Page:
What is “Normal” data? How do you know if your data are Normal? What do you do if your data are not Normal? Why would you care?
What a crazy introduction! Lots of data collected has the famous “bell-shaped” curve, more precisely known as Normal distribution. We are talking about a statistical property, but do not be discouraged by thoughts of complex and puzzling procedures. While many practitioners in industry do not want to be bothered by such considerations, this is a vital topic. The goal of the webinar is to motivate the topic with very sad mistakes made regarding product or process quality and provide simple procedures to remedy the situation.
Given widely available computer software, we can make statistically valid conclusions based on the properties of Normal distributions. Better, yet, with the same software we can detect that data are not Normally distributed and also make statistically valid conclusions. This webinar will demonstrate all of this.
This topic has great importance to medical device and pharmaceutical manufactures. The FDA’s Quality System Regulation requires that, when used, statistical techniques will verify “the acceptability of process capability and product characteristics.” The underlying distribution of the data, whether Normal or not, is key to verifying the quality of the product or process.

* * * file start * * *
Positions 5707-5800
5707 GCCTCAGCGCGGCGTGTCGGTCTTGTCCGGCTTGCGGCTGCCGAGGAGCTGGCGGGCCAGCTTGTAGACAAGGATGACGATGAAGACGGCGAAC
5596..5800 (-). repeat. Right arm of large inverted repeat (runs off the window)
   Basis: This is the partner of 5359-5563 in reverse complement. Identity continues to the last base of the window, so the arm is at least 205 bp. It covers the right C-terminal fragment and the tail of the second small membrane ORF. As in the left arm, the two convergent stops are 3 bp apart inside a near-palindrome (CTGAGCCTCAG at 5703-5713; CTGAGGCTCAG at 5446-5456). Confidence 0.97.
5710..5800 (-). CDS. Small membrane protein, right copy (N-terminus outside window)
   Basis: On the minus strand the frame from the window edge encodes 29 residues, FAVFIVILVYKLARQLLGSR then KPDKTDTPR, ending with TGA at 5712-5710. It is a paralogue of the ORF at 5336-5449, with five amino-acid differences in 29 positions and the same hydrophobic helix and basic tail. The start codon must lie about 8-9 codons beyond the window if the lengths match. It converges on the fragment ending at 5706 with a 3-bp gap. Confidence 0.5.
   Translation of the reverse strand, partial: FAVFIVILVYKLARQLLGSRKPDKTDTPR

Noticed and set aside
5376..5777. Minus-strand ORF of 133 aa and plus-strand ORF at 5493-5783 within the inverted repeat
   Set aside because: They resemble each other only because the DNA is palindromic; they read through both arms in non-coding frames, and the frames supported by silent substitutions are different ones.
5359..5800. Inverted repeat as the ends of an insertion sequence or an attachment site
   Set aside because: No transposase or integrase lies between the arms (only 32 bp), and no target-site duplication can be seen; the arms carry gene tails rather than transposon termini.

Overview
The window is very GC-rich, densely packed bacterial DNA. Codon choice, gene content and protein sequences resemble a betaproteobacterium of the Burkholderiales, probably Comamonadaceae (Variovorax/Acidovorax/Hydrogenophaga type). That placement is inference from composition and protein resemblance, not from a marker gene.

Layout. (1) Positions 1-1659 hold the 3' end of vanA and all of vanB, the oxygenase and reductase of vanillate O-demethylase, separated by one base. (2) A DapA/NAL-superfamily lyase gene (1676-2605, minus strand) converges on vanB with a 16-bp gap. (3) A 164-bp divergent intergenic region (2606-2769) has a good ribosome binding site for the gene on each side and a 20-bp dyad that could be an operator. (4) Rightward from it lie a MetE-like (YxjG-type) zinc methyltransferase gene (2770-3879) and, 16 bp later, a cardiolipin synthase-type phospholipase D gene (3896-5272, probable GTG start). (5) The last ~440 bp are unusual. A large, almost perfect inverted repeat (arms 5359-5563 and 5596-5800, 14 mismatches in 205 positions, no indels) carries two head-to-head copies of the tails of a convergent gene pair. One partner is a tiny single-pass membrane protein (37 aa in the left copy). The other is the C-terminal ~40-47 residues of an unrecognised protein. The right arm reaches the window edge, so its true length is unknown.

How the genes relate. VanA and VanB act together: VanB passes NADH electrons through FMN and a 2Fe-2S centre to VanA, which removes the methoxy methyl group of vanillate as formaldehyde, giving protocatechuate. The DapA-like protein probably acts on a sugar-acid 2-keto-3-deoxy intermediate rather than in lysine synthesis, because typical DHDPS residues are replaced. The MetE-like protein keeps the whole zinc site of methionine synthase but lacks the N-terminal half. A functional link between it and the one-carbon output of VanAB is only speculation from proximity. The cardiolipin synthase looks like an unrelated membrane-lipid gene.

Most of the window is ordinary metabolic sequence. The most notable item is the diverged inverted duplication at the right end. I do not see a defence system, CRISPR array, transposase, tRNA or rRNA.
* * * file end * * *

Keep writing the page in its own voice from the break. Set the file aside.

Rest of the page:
This fast-paced webinar will cover the details of application without the burden of statistical complexity. Analysis results from popular statistical software programs will be illustrated. The presenter’s “keep-it-simple” approach will avoid statistical complexity – participants do not need to have a background in statistics.
Over the course of two hours, the program will:
This material will appeal to quality professionals and managers in large and small companies. Instruction is targeted for professionals involved in meeting FDA-regulatory requirements such as: members of new product development teams, members of research and development teams, design engineers, process and manufacturing engineers, quality engineers, regulatory affairs specialists, and members of the leadership team. It will also be of interest to FDA staff concerned with the application of valid statistical techniques in this area. No knowledge of statistics is required to understand and apply the material presented.
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